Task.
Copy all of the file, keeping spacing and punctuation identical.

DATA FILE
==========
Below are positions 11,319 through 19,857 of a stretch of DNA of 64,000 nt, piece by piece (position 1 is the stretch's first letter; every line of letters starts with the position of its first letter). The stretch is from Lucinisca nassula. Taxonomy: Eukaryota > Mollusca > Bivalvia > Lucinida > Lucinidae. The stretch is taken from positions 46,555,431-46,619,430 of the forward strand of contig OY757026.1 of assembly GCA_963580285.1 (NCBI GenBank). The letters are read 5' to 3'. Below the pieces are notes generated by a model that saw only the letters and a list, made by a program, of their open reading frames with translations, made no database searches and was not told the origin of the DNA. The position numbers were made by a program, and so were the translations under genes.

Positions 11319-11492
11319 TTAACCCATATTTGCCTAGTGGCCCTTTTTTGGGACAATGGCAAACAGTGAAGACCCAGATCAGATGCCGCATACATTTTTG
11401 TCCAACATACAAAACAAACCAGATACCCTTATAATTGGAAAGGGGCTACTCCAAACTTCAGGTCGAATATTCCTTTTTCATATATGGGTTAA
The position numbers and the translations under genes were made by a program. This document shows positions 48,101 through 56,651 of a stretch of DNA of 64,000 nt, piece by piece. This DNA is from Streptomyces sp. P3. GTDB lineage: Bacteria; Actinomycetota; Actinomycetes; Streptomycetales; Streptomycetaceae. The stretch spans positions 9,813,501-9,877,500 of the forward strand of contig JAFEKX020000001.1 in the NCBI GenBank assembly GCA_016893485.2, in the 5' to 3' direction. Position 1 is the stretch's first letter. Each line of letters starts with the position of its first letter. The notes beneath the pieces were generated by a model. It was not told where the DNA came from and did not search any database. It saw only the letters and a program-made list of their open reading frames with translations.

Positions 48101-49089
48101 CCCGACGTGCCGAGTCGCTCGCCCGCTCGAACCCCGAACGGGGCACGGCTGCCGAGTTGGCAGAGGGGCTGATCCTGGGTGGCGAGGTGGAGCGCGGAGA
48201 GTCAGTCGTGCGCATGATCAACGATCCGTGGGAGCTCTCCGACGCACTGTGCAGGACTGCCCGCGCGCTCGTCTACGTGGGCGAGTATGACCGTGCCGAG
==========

Below are positions 11,319 through 19,857 of a stretch of DNA of 64,000 nt, piece by piece (position 1 is the stretch's first letter; every line of letters starts with the position of its first letter). The stretch is from Lucinisca nassula. Taxonomy: Eukaryota > Mollusca > Bivalvia > Lucinida > Lucinidae. The stretch is taken from positions 46,555,431-46,619,430 of the forward strand of contig OY757026.1 of assembly GCA_963580285.1 (NCBI GenBank). The letters are read 5' to 3'. Below the pieces are notes generated by a model that saw only the letters and a list, made by a program, of their open reading frames with translations, made no database searches and was not told the origin of the DNA. The position numbers were made by a program, and so were the translations under genes.

Positions 11319-11492
11319 TTAACCCATATTTGCCTAGTGGCCCTTTTTTGGGACAATGGCAAACAGTGAAGACCCAGATCAGATGCCGCATACATTTTTG
11401 TCCAACATACAAAACAAACCAGATACCCTTATAATTGGAAAGGGGCTACTCCAAACTTCAGGTCGAATATTCCTTTTTCATATATGGGTTAA
The position numbers and the translations under genes were made by a program. This document shows positions 48,101 through 56,651 of a stretch of DNA of 64,000 nt, piece by piece. This DNA is from Streptomyces sp. P3. GTDB lineage: Bacteria; Actinomycetota; Actinomycetes; Streptomycetales; Streptomycetaceae. The stretch spans positions 9,813,501-9,877,500 of the forward strand of contig JAFEKX020000001.1 in the NCBI GenBank assembly GCA_016893485.2, in the 5' to 3' direction. Position 1 is the stretch's first letter. Each line of letters starts with the position of its first letter. The notes beneath the pieces were generated by a model. It was not told where the DNA came from and did not search any database. It saw only the letters and a program-made list of their open reading frames with translations.

Positions 48101-49089
48101 CCCGACGTGCCGAGTCGCTCGCCCGCTCGAACCCCGAACGGGGCACGGCTGCCGAGTTGGCAGAGGGGCTGATCCTGGGTGGCGAGGTGGAGCGCGGAGA
48201 GTCAGTCGTGCGCATGATCAACGATCCGTGGGAGCTCTCCGACGCACTGTGCAGGACTGCCCGCGCGCTCGTCTACGTGGGCGAGTATGACCGTGCCGAG